12:00 - 18:00
8 March–19 May 2019
Opening Friday 8 March 7-9pm
Botticelli’s ”La Primavera” could be described as a sort of spring sonata. A composition in three acts starting off to the right of the painting with Zephyrus, the biting wind of March, depicted as a young man just about to violate the female nymph Chloris who in panic throws up a string of flowers. He then proceeds by marrying her, thus transforming the nymph into a deity; Flora, the goddess of Spring and eternal bearer of life.
The depiction of the female body throughout various epochs and philosophical traditions in western (art) history – the Middle Ages, Neoplatonism, Neoclassicism, the Pre-Raphaelite movement and so on – constitutes the spinal core in the body of work entitled ”Dark Spring”. Snapshots from past eras are reworked, juxtaposed and brought into a contemporary setting blurring the boundaries of time. These pictorial details composed through painting, drawing and sculptural installation are accompanied by additional elements from the realm of medicine, religion and textile history creating a unity that reflects the various ideals that have been engraved deep into the female skin.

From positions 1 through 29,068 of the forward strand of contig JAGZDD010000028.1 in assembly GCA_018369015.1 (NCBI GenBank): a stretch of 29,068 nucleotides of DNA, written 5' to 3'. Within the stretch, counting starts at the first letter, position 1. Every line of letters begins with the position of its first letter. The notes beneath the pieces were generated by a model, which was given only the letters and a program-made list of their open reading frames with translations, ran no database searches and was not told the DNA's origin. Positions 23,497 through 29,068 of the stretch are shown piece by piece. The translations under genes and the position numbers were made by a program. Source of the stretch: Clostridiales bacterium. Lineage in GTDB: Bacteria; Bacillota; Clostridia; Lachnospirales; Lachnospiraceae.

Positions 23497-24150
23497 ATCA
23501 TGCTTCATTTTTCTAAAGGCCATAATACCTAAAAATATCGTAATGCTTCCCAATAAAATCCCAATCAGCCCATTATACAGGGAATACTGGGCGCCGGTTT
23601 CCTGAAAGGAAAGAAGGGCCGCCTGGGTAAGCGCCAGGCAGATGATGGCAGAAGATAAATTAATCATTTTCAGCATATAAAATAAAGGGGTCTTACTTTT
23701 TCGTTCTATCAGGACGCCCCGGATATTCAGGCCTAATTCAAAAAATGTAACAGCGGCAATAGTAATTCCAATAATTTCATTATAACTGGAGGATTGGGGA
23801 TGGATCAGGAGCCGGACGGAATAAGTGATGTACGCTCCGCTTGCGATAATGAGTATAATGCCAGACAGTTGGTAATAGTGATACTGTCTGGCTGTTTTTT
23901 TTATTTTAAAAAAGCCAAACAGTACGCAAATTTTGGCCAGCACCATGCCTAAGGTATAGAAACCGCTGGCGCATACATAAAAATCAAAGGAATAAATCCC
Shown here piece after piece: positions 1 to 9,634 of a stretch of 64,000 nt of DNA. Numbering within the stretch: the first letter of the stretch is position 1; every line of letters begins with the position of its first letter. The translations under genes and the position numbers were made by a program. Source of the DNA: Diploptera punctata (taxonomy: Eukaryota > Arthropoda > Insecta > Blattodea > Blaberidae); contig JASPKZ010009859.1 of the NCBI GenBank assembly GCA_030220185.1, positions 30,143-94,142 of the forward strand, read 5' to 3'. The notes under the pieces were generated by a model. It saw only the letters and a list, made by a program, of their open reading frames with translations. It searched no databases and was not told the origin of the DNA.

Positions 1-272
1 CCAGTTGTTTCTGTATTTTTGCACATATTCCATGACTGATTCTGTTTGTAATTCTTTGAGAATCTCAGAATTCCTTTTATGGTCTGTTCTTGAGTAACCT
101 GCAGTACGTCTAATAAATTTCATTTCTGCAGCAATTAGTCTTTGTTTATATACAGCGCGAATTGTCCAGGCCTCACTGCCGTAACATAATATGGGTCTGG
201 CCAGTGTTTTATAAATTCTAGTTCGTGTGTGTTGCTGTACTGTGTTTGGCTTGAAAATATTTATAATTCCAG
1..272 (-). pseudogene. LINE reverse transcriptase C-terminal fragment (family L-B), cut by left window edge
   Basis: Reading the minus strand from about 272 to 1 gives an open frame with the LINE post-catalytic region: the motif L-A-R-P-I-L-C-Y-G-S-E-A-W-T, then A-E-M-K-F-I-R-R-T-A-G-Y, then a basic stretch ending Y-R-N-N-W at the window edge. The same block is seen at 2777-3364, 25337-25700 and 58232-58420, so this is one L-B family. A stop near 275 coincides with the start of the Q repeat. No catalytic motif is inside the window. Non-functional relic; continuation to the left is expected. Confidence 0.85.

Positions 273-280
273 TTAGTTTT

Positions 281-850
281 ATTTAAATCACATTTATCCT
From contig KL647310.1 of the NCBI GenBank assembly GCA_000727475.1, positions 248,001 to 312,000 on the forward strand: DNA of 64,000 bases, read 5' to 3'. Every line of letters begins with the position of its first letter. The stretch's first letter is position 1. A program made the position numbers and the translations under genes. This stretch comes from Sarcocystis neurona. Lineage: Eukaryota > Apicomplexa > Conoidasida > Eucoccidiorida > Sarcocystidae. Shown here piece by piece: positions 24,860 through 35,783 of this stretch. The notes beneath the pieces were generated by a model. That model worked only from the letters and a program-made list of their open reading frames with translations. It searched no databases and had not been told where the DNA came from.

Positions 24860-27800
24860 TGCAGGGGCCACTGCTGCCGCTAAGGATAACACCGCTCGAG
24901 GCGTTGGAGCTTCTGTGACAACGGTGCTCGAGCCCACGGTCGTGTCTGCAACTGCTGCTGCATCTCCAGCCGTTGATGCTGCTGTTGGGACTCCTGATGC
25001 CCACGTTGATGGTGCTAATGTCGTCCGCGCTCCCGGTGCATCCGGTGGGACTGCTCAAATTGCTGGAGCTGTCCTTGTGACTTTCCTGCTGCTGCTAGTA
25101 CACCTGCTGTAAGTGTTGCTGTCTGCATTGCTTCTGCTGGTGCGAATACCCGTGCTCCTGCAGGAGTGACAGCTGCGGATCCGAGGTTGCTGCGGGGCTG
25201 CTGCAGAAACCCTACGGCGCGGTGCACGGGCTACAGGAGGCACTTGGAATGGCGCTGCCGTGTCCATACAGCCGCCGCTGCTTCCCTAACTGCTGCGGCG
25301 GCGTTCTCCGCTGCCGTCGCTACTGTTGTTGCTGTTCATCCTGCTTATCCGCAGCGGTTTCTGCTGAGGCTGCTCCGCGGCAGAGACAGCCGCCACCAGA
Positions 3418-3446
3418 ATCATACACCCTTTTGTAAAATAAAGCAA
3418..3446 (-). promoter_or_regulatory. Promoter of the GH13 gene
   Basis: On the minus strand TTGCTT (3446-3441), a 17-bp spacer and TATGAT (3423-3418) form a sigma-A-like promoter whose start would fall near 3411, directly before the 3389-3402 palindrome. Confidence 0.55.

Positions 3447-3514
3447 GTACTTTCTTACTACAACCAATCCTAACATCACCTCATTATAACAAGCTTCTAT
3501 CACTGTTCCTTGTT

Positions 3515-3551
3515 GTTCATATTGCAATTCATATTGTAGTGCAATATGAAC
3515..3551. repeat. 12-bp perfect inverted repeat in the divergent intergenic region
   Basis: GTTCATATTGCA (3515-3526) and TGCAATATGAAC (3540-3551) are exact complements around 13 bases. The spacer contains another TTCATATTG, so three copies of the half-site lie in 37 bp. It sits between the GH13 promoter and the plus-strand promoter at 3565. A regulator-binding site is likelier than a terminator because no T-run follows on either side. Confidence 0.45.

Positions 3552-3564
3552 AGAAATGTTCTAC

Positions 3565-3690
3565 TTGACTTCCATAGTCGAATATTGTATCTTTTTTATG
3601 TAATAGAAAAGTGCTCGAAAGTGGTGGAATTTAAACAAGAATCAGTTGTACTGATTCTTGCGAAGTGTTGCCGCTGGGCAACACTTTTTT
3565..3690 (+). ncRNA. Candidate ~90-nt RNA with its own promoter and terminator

Velvet and organza hold the images, like the skin that protects our body and holds it together. Velvet, a symbol of status in fashion and religion. The young female skin, smooth as velvet in classical painting. The transparency of organza allows for shadows to appear, a see-through quality. Much employed for underskirts and dresses.
Colour pigments from medicinal plants are sourced from the extensive writings of Trota of Salerno, a medical practitioner from the early 12th century. She specialised in women’s medicine. Bed linen with embroidered initials from previous generations of women have been coloured with madder whose red pigment dyed among other things the trousers of the French Army. Strong female poses are borrowed from another colleague in time, Artemisia Gentileschi. They are active gestures of protest and resistance.
”Dark Spring” is an endeavour that puts gender and language, time and geography, society and politics side by side. It blends the personal history with the historical course of events and points out an oppression that sometimes is expressed through brutal and bloody violence, and other times lies in the good-tempered irony of enlightened men who play it down and reduce it.
So, what can we learn from this? That profound change must be an unwavering collective act.